The far-end should have a good ground. Connect the red lead of the Transmitter to the cable shield and the black lead to the ground rod. Applying Signal to Telephone Cable: Direct Connect Method 3.4 20 .2 Warning! Potential for electrical shock exists when handling connecting cables while the Transmitter is in the Fault or Tone modes. Remove the ground bonding at the near-end. Never ground to water pipe or other services in the area.3. Disconnect the cable at the nearend where the Transmitter is connected. Turn the transmitter off before handling connecting cables. 3. 3. 3. Turn the Transmitter on and choose the 577 Hz frequency to get greater signal distance down the cable.3 Place the ground rod as far away from the cable path as possible (90 degrees from the suspected cable path). Do not disconnect at the far-end since this supplies a farend ground.1 The direct-connect method requires access to the cable shield. The returning signal on these services may mislead the trace.

1 The Dyna-Coupler puts signal selectively on a cable by clamping around it.4. and not onto the cable. ground end (C). It works better on the grounded end (D).2 4.3 On short cables. if not. If possible. 4. Applying Signal to Telephone Cable: Dyna-Coupler Method 4. be sure to use the highest frequency possible. Note: Always use the high output level when using the coupler. Note that if you place the Dyna-Coupler above the bond. This eliminates the need to disconnect the cable. the signal travels to ground. Do not use the Dyna-Coupler on a cable that has the shield ungrounded at both ends. do not use the Dyna-Coupler on an ungrounded end (C). such as service drops. 21 . Place the Dyna-Coupler on the cable between the ground bonding and the point where the cable enters the earth as shown (A).

4 If the cable is long. The signal may split evenly at the lateral as shown. remove the bonding and signal goes both ways as shown. the cable with the Dyna-Coupler is clearly identifiable because it has the strongest signal. 4. 22 .4. the speaker volume and signal level indication drops when the Receiver passes the junction.5 Clamping the Dyna-Coupler to a cable with drop lines or laterals puts full signal on the cable until the junction point.6 Several cables grounded at a common point present no problem for the DynaCoupler method. 4. Even though signal is coupled into each cable. This is an easy way to find laterals. When tracing.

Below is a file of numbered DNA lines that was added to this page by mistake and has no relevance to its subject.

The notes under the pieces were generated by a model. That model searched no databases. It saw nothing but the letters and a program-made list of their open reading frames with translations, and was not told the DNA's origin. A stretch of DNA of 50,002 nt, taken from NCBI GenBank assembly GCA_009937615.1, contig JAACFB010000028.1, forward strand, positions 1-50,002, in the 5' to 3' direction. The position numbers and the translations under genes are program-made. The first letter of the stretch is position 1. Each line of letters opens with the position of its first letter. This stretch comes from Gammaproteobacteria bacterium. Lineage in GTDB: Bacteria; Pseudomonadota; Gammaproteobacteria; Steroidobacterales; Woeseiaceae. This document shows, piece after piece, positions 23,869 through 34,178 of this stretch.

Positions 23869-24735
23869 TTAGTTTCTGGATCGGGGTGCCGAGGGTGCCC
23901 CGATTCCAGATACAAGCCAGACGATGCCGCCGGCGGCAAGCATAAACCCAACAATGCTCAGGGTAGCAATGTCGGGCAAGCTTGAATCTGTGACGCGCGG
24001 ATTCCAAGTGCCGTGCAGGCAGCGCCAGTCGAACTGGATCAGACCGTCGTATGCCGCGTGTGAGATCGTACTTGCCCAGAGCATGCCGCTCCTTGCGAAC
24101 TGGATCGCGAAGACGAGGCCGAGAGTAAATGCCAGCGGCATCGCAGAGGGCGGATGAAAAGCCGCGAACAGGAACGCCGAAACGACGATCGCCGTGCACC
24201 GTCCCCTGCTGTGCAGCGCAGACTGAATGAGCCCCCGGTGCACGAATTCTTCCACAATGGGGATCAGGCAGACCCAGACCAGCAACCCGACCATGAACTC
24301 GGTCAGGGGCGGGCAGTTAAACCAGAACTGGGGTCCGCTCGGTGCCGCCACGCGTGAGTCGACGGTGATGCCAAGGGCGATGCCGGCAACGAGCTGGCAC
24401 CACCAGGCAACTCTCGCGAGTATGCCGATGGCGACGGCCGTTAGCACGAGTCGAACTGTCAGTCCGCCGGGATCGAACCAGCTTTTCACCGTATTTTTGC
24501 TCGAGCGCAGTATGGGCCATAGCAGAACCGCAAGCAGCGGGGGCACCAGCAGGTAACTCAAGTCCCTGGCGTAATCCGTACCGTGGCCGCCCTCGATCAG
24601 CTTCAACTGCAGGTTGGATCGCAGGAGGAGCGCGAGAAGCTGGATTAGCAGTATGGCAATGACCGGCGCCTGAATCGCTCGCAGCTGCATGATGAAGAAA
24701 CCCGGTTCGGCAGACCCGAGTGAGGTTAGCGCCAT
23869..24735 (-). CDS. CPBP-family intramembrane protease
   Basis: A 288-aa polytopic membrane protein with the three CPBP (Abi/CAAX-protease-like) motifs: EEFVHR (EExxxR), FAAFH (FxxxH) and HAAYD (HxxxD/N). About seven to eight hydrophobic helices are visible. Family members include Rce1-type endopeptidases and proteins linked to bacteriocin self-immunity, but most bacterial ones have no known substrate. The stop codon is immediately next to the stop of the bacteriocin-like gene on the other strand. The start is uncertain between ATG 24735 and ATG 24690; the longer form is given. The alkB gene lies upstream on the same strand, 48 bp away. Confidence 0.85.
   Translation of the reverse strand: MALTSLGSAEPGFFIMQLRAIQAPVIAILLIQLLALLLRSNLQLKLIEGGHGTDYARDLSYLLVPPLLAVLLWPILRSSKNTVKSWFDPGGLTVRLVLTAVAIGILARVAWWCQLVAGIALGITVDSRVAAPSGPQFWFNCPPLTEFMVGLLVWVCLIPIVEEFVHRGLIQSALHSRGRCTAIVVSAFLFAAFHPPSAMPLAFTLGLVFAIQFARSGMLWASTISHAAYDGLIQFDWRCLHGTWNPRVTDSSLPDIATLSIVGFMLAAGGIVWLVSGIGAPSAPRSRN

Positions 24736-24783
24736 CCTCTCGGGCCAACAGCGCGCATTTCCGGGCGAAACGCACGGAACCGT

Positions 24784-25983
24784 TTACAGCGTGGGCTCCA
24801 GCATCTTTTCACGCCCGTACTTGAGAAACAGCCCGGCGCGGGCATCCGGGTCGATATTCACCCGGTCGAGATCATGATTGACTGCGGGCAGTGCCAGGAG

as shown. If the Receiver gain has not been set while performing the normal trace. 6. Retrace to locate any butt splices or slack loops.4 23 .5. When the Receiver passes over a slack loop or butt splice.1 Locating Unknown Laterals To check for unknown laterals which may radiate from a butt splice type or closure. Reset the gain. 5. Find the strongest response over the marked cable path and reset the gain.3 6. check to see if an unknown lateral exists. Since there could be several laterals radiating from the closure. Walk 10 to 25 feet off the trace path and away from the marked butt splice or slack loop.3 6. Walk in a circle around the mark with the Receiver handle pointing to the mark. first locate and mark the cable path. 6. mark each occurrence of signal around the circle.2 6. first trace and mark the cable path. the signal increases and the bar graph closes.1 Locating Slack Loops and Butt Splices To identify the presence of a slack loop or butt splice in a cable path. Whenever you encounter such a condition. go to the marked trace path and pinpoint the path. After you locate each lateral. Hold the Receiver so that the display end of the handle points directly to the mark. Mark each response.2 5. 5. The Receiver remains relatively quiet until it crosses a lateral or the actual cable path. Retrace the cable path with the Receiver held so the handle is perpendicular to (across) the cable path. trace and mark its path. Mark the spot of any detected butt splices or slack loops.

7. use the ground rod and ground extension cable to ground it. Press gain and continue.7. Walk 10 to 25 feet away from the pedestal. Stop when there is a response. Start walking in a circle around the pedestal with the Receiver always pointing toward the pedestal. The Receiver remains relatively quiet until it crosses a cable. find the point of strongest signal. When you encounter another response.4 24 . In the depth mode.3 7. 7. If the header in the pedestal is not grounded.1 7. then measure the depth of each cable found and note the bar graph in the depth mode (this is a relative measurement of the current flowing in the cable). follow these steps: At the pedestal. the signal drops. the cable that shows at least two more segments on the bar graph than the other cables is the target cable. If the greatest signal strength is more than 25 points higher than the others (if any found). As you walk away from the cable.2 Locating Cables from Pedestals To locate a single cable path from a pedestal. Check the numeric display for relative signal strength. apply tracing signal on the target cable using the Dyna-Coupler method. then that is the target cable. If the signal levels are closer. Remember the number and continue walking the circle. Hold the Receiver so that the display end of the handle points directly to the pedestal. Find the point of strongest signal and press gain.